5) In Fed Policy, Exits May Be Harder To Hear via New York Times

"Is it time for the Federal Reserve to start its exit from the extraordinary set of policies it has pursued over the past few years? That crucial question is on the minds of the nation's central bankers, as well as the stock and bond traders who follow the Fed's every move.    



In her recent testimony before the Senate Banking Committee, Janet L. Yellen, the eminently qualified nominee to lead the Fed, made clear she didn't think the time for an exit had come. With inflation running below the Fed target of 2 percent and continued weakness in the labor market, she argued, the economy needs all the help the central bank can provide. 


Many of the numbers back up that diagnosis. The unemployment rate is about three percentage points higher than it was seven years ago, before we got the first whiffs of the economy's financial problems. The employment-to-population ratio is about five percentage points lower, and it has not recovered much at all since the trough of the recession.


But that is only a small part of the story. A relevant measure is the employment-to-population ratio for those in the prime working age group —25 to 54. This statistic also shows the recession's lingering effects: the ratio declined to about 75 percent from 80 percent over the course of the recession, and has recovered to only about 76 percent today. So we have recovered only about a fifth of what we lost during the downturn.


These numbers indicate that there is still much slack, or unused potential, in the economy. In turn, this suggests that inflation is unlikely to become a problem anytime soon, so the Fed can delay its exit. But the labor market data are hard to interpret, because this recession has been so different from those before it.


How these conflicting signals are resolved will eventually determine the course of monetary policy. Because Ms. Yellen says the economy has a lot of slack, she isn't especially worried about inflation and isn't eager for the Fed to quit its stimulative policies. Many measures confirm her judgment, but this recession has been extraordinary, making historical norms hard to apply, and other statistics point to a different conclusion. Ms. Yellen may well turn out to be right, but as new data arrive, she had also better be prepared to change her mind."

Have a great Thanksgiving holiday, be safe and enjoy your family.

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Intoxicologist's picture

Thankful I don't work at McDonald's. 

DoChenRollingBearing's picture

Despite all the bad news and everything (above), we really do have a lot to be thankful for.  Just typing away our thoughts on the Internet for just one.  Yes, there are lots of people really hurting out there, but keep perspective, ALL of you reading this are alive anyway!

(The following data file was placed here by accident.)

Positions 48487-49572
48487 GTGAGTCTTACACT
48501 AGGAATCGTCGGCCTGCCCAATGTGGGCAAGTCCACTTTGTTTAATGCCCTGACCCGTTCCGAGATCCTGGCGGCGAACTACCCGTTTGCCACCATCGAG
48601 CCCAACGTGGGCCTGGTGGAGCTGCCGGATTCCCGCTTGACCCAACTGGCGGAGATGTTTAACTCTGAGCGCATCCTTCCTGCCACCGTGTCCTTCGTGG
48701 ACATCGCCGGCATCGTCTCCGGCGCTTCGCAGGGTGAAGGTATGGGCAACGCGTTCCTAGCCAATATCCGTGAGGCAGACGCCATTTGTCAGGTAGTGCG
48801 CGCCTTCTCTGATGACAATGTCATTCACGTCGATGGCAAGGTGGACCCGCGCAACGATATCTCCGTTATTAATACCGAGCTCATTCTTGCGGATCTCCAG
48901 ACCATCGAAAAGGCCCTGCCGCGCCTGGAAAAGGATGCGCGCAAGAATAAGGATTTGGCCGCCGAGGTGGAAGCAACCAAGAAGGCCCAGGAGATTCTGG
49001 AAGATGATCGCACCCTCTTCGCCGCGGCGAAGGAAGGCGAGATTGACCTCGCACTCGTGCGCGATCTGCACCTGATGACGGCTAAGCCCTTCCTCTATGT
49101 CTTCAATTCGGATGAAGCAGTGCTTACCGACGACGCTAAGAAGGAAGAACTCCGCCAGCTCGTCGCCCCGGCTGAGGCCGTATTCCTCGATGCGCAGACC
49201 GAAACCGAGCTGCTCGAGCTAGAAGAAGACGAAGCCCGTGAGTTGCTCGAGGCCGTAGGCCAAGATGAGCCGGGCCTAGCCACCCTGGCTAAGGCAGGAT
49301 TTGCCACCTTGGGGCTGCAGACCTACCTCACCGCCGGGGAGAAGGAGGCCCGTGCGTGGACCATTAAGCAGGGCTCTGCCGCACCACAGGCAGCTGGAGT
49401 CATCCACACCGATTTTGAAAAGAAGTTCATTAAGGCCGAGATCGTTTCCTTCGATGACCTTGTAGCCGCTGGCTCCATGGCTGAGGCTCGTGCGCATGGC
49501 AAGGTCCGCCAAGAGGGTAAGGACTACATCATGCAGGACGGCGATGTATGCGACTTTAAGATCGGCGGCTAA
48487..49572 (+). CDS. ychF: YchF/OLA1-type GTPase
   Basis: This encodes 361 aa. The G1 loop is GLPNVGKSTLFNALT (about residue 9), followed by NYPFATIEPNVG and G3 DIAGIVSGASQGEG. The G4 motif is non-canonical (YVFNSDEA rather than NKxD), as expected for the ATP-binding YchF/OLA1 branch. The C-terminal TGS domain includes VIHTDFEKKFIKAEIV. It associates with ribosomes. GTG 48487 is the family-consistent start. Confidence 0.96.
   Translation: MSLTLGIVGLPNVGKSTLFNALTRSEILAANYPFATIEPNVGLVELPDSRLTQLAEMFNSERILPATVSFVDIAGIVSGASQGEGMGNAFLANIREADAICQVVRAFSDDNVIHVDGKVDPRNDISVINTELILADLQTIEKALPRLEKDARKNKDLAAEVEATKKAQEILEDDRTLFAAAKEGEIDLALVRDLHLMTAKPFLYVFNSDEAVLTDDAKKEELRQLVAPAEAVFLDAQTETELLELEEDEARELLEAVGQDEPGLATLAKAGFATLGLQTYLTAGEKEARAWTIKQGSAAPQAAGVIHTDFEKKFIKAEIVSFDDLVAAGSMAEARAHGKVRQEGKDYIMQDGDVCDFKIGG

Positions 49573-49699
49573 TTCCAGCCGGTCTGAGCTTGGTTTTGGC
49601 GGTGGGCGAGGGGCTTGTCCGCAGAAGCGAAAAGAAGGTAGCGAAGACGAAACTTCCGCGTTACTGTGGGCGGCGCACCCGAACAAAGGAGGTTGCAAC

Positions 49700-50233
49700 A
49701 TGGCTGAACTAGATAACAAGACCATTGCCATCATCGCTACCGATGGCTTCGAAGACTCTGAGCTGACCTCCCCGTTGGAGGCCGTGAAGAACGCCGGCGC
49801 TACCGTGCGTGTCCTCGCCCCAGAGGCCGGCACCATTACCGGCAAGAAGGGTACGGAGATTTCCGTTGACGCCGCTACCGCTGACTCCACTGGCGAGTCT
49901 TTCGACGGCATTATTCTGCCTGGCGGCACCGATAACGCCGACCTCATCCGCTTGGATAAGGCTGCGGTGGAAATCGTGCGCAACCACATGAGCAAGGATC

A friend of mine likes to say:

"Every day is a good day."

And so it is.


Thankz, fishez!  Thank you to all, enjoy this day and every day.

ZerOhead's picture

I'm thankful for the courage of Edward Snowden and Private Manning.

Thanks to them my friends now consider me less of a nut each day...

alfred b.'s picture


....may there be a 1000 more Edward Snowdens, and Chelsey Mannings!



gmrpeabody's picture

And may we hear from them soon.

AldousHuxley's picture

Thankful to the Fed for QE and exposing their game to the rest of the world.


Kind of like OPEC getting so greedy that they raised the oil prices to a point where alternative energy became profitable.

Boris Alatovkrap's picture

You are also have one less nut!? Boris is complete sympathy.

ZerOhead's picture

Thanks Boris...

Basically I'm just a one ball man with his pecker in his hand and I'm off to the rodeo...

Zadig's picture

Yes indeed.  I never believed that one conscientious person could change the world, but Edward Snowden has changed my mind.

A Lunatic's picture

The trend on "historic norms" is the total collapse of the Empire in question.......

I am Jobe's picture

More fun to come

Bank of England cuts mortgage support to avoid housing bubble


Hedgetard55's picture

"The unemployment rate is about three percentage points higher than it was seven years ago, before we got the first whiffs of the economy's financial problems."


     Fuck whoever wrote this garbage. There were more tnan just whiffs in 2006, asshole.

Skateboarder's picture

That would be N. Gregory Mankiw (kinda like "thank you"? lol), and he obviously has to write this kind of garbage or not write at all. Yeah, like NYT would admit the real unemployment rate.

stant's picture

godspeed to all the low brow zhers this TG

I am Jobe's picture

Stores are open

Crap avaialble the day of T Giving and Day after

Corp continues to abuse the working class

Federal Reserve is the only game in town

USSA is falling fast

AldousHuxley's picture

I saw an ad where they sang to the tune of eat your turkey as fast as possible and head down the to mall to shop


One time in south america, as I walked down the tourist spot shopping area the shop keepers literally threw their t-shirts on your back and make you return the merchandize.


Inthemix96's picture

After reading the impending doom of China thread, and after returning home from work, cold, tired, and pissed off, I thought I should just mention this.